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Carmel Eve By Carmel Eve Software Engineer I
Why you should apply for an apprenticeship at endjin...

This week has involved quite a lot of reflection, mainly focused on the journey which I started way back in 2016 which has led me to today, and my graduation from Apprentice to fully fledged Engineer!

It has been a long time (involving a degree, three separate "first days" at work, and several houses, cities, and countries) since I first walked through the doors of endjin's London Bridge office. A lot has changed in that time, in my life, the company and in the world as a whole (though I won't go into that here). But something which has been almost constant throughout the past four years is the interesting and unique challenges that my work at endjin has provided.

Timeline of internship, apprenticeship, house moves and travel.

At endjin we solve complex problems which cover a huge range of cloud services, data science techniques and industries. The work we do is massively varied and in this there is a huge opportunity.

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As an apprentice I have been exposed to a wealth of technology. If I think back to when I started with endjin, as a fresh-faced intern, I can scarcely believe how much I have learnt. I have got to grips with the world of Azure, from DevOps, to architecture, security, governance, and monitoring. I have been introduced to agile software development, estimation, and project planning. I have designed and built solutions from serverless architectures, to web applications, to reporting and insight pipelines and data analytics engines. And, being a small company, I have been involved in every level of the solutions we build, from deployment, to data structures, to analysis, querying and UI, as well as non-functional concerns such as security and performance (I have actually spent quite a while in the world of high-performance .NET compute!). Through this I have ended up writing in many languages. Though nothing will ever come close to C# (in my heart), I have also used Javascript, python, PowerShell, DAX, ARM, CSS, MQuery, SQL and R. These are just the things I can remember; I have also soaked up a huge amount of expertise (some of which I may not even have noticed) from the brains of those around me.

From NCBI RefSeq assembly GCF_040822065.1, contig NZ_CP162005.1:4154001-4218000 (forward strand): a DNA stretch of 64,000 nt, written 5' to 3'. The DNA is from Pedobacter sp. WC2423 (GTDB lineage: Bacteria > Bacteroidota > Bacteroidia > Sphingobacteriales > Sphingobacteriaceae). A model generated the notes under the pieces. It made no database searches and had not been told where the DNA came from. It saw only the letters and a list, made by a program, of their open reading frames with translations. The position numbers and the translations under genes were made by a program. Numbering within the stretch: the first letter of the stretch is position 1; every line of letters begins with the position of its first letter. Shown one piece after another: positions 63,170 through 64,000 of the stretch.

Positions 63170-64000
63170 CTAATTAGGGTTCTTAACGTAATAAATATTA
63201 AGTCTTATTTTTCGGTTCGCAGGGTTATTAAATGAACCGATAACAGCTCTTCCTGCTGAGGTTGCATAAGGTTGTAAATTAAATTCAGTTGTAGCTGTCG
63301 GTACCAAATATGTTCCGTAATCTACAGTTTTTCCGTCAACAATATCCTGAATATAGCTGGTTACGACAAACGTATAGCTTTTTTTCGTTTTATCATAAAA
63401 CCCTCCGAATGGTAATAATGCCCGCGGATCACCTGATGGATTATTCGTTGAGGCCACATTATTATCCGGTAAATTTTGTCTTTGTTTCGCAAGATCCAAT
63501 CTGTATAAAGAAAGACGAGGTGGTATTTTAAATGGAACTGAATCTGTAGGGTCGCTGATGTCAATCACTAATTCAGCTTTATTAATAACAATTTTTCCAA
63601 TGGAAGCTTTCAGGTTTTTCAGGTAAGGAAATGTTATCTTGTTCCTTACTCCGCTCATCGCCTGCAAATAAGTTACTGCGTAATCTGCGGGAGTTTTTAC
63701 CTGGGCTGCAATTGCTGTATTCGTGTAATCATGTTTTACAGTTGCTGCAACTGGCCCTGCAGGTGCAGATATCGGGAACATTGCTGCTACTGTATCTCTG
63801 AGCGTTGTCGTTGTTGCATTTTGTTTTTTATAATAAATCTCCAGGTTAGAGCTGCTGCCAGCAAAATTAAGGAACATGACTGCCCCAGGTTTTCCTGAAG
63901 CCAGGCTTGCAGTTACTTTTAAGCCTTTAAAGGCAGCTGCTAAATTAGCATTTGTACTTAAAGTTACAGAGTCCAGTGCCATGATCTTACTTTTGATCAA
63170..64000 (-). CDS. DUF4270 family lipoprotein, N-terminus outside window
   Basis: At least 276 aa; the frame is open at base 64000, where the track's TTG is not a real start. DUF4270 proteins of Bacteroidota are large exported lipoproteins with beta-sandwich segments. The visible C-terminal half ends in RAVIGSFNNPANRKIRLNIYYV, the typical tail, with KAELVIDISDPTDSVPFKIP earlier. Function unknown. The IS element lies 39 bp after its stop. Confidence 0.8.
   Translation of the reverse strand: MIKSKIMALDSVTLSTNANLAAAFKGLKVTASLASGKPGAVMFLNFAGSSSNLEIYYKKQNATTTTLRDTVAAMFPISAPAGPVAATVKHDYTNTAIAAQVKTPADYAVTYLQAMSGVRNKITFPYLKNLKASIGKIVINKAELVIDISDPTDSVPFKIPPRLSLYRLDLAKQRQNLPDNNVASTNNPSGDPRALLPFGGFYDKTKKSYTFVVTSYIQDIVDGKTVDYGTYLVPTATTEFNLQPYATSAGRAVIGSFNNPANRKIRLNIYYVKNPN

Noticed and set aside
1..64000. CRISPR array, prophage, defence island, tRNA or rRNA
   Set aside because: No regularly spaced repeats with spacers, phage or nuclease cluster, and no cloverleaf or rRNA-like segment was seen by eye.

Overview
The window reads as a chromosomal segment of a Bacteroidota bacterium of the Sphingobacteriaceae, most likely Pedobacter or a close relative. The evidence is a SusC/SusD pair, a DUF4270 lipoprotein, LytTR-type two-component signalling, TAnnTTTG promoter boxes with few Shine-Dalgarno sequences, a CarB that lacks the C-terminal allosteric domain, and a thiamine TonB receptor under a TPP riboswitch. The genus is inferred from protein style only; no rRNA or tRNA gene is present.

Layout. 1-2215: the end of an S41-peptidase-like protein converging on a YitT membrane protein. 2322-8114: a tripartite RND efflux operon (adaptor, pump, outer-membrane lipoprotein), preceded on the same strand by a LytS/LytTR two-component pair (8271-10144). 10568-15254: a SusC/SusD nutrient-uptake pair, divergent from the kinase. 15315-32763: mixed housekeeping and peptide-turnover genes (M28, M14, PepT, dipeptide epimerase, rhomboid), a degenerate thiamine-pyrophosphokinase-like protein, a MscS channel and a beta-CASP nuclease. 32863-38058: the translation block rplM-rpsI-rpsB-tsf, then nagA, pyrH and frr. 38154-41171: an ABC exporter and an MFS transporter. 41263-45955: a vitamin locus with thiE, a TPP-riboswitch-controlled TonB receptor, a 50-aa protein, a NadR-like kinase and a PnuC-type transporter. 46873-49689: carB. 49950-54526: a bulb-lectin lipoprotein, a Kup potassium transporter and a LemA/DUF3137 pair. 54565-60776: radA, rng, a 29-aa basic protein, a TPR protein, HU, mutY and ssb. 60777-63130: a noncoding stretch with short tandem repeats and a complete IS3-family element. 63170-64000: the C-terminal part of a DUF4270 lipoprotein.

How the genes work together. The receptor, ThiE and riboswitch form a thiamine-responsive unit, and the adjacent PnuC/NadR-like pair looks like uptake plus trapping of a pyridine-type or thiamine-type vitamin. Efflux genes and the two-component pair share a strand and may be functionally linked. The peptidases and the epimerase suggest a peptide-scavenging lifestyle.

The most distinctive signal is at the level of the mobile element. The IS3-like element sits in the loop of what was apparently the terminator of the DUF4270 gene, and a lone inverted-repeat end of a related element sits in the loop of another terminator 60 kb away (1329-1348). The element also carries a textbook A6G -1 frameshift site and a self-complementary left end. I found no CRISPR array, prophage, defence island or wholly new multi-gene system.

Doodle of author surrounded by books and laptop.

A huge part of the amount that I have learnt is due to endjin's investment in the people that work here. The apprenticeship program is entirely learning focused. Over the past few years, I have had dedicated time each week which I spend training. At the start of the apprenticeship almost half of my week was spent on this training, starting with reading the whole of Ian's brilliant (but not exactly light) book on C#. The time spent actively training has reduced as time's gone by, as I progressed to the point that most of the learning was done as part of the projects I was involved in. However, the focus on learning and development has never changed.

I have also had the incredible opportunity to attend multiple conferences. This culminating in me actually speaking at NDC this January! As someone to whom public speaking has never come naturally, this felt like a huge milestone and I think is indicative of the way in which the company culture encourages personal development and growth (terrifying as it may be at the time…).

Doodle of author presenting about ships and Azure Functions.